Life by the Lasso: Teen Competes in Brazilian Rodeos

During a particularly crisp morning, the rustic aroma of sizzling beef wafts across the grounds of the Parque de Eventos Isaqui Miranda de Bocaina do Sul. An elderly woman mixes a bowl of potato salad whilst her husband rides across the field on horseback. A freshly brewed cup of chimarrão is passed around, a gesture of welcome to recently arrived guests. The 2nd Torneio de Laço, a rodeo organized by CTG Fronteira Bocainense do Birique, has just begun, drawing participants from around the area to the rugged town of Bocaina do Sul.

Whilst the rest of his family prepares the campsite, Marcus Melo and his cousin Vinicius Silveira take turns training around a wooden calf, a practice dummy for the upcoming tournament events. Melo twirls the coiled rope and flicks his wrist, throwing the lasso around the vaca parada (“standing cow”). At only 14 years old, Melo has already participated in more than 100 rodeos and has earned two first place trophies. His passion for laçar (the act of lassoing) places him in the footsteps of a long line of gaúchos, the original settlers of the southern plains of Brazil. “My father used to lasso and I want to continue his tradition.”

A conservative sentiment permeates gaúcho culture, encouraging families to promote traditions amongst younger generations. The desire for historical authenticity inspired several clans to form the Movimento Tradicionalista Catarinense (“Traditionalist Catarinense Movement”) in 1973. According to MTG-SC, it “has the objective of uniting the Centros de Tradições Gaúchas (“Centers of Gaúcho Traditions”) … and to preserve the nucleus of formation and philosophy of the Traditionalist Movement.” The organization offers cultural events and supports literature related to ranch life in order to spread awareness about the gaúcho legacy. MTG-SC divides the state of Santa Catarina into 17 traditionalist regions under the direction of Regional Coordinators.

While the title “gaúcho” is shared by several South American countries, the demonym entails a distinct cultural blend in southern Brazil. MTG-SC poetically defines the term as “not signifying only a citizen of Rio Grande do Sul, but also the countryman of the meridional Regions of South America, who takes upon himself the gaúcho fatherland, the origin of his Tradition to the land, which begins in the pampas of Argentina and extends to Uruguay, Rio Grande do Sul, and Santa Catarina.” Rodeos are popular sporting events amongst gaúchos in the towns scattered across the alpine Serrana Region of Santa Catarina. In comparison to well-known cities like São Paulo and Rio de Janeiro, the communities in the Serrana Region are more rural; unpaved roads, shorter fences, and horse-drawn wagons are common sights. The waves of Portuguese, German, and Italian pioneers who established ranches in the area gave the state a decidedly Old World flavor. Many catarinenses are able to claim European heritage, preserving the customs and cuisines of their forefathers.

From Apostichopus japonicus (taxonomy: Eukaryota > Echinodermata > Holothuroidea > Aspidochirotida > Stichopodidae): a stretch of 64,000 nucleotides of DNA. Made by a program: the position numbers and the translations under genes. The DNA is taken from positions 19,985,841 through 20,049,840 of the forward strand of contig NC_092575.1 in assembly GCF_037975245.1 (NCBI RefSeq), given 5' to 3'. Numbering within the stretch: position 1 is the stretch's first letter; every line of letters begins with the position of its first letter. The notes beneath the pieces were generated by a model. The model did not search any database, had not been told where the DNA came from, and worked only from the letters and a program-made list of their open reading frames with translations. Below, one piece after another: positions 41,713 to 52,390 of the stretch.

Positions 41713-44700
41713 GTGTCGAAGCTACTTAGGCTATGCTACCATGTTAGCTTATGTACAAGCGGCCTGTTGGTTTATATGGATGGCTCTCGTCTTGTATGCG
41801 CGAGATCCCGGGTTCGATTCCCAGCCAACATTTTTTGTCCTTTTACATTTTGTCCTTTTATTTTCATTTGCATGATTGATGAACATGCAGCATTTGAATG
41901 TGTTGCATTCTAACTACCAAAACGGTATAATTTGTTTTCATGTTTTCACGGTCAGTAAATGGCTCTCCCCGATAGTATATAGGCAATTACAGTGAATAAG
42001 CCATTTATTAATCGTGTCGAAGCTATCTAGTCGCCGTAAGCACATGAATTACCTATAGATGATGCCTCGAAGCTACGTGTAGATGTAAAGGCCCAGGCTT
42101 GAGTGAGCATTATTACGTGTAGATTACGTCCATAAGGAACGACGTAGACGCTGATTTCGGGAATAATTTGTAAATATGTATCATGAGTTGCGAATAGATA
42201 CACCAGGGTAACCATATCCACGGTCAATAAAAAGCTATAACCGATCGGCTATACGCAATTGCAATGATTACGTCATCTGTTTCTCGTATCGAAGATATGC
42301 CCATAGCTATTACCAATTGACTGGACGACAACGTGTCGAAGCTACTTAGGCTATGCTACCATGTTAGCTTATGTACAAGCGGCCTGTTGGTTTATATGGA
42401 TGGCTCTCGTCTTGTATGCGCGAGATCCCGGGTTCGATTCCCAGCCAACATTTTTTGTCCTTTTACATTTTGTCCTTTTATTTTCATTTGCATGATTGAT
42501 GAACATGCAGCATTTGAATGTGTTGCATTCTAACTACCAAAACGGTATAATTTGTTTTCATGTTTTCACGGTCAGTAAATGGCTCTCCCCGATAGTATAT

Having participated in rodeos herself, Simone, Melo’s mother, enjoys supporting her son’s appreciation for gaúcho culture. According to her, rodeos help young people avoid drugs and violence by keeping their minds occupied. “Rodeos are our culture,” Simone said. “There’s no explanation.”

Rodeo participants belong to piquetes, small groups affiliated with Centros de Tradições Gaúchas, non-profit governing bodies maintaining gaúcho culture and folklore. Riding for Piquete Entrevero Serrano, Melo and his family belong to CTG Rodeio de São Sebastião, which consists of local families within the city and region of Palmeira. Melo explains that his uncle Fabrício Silveira introduced him to rodeos, inspiring him to learn how to ride horses at his grandfather’s ranch. “Riding horseback is easy, but riding horseback and lassoing is difficult,” Melo said. “You need a lot of concentration and strength.” Along with three cousins, an uncle, and his grandfather, Melo follows a training schedule before weekend tournaments.

Each rodeo offers different levels of competition for various age groups. While Melo and his cousins play in the adolescent guri category, older members of the CTG compete as veterans. During the Laço Patrão de Piquete, leaders of the different piquetes are pitted against each other, matches which showcase the most skilled players. Successful riders move on to the final round of the Braço de Ouro. Rodeos also organize doubles, triples, and quadruple categories as well as matches between the seleções of neighboring cities, teams which feature the ten best riders of the municipality.

While Melo and his piquete where two points shy of qualifying for the next round of matches, he still believes the rodeo was worth the drive from Palmeira. “Some of my friends live in other cities and so I can see them only at rodeos,” Melo said. “I made new friends and we lassoed well.”


Gaúcho Vocabulary

  1. cavalgar = to ride a horse
  2. um açude = a man-made fishing hole
  3. uma taipa = a low rock wall lining many southern ranches
  4. alfafa = hay
  5. um rancho = a woodshed
  6. um guri = a boy ; used in southern Brazil as “dude”
  7. tchê = “dude”
  8. Sã senhora ãmê do céu = “Our Lady in heaven, man!” ; exclamation used to express surprise


*Photo Credit to Marcus Melo

Hailing from the asparagus-riddled fields of Stockton, California, Jeremy Dela Cruz is a recent graduate of the University of Notre Dame. He enjoys traveling on a budget and studying languages on a whim. Contemplate creation and conjugations with him at

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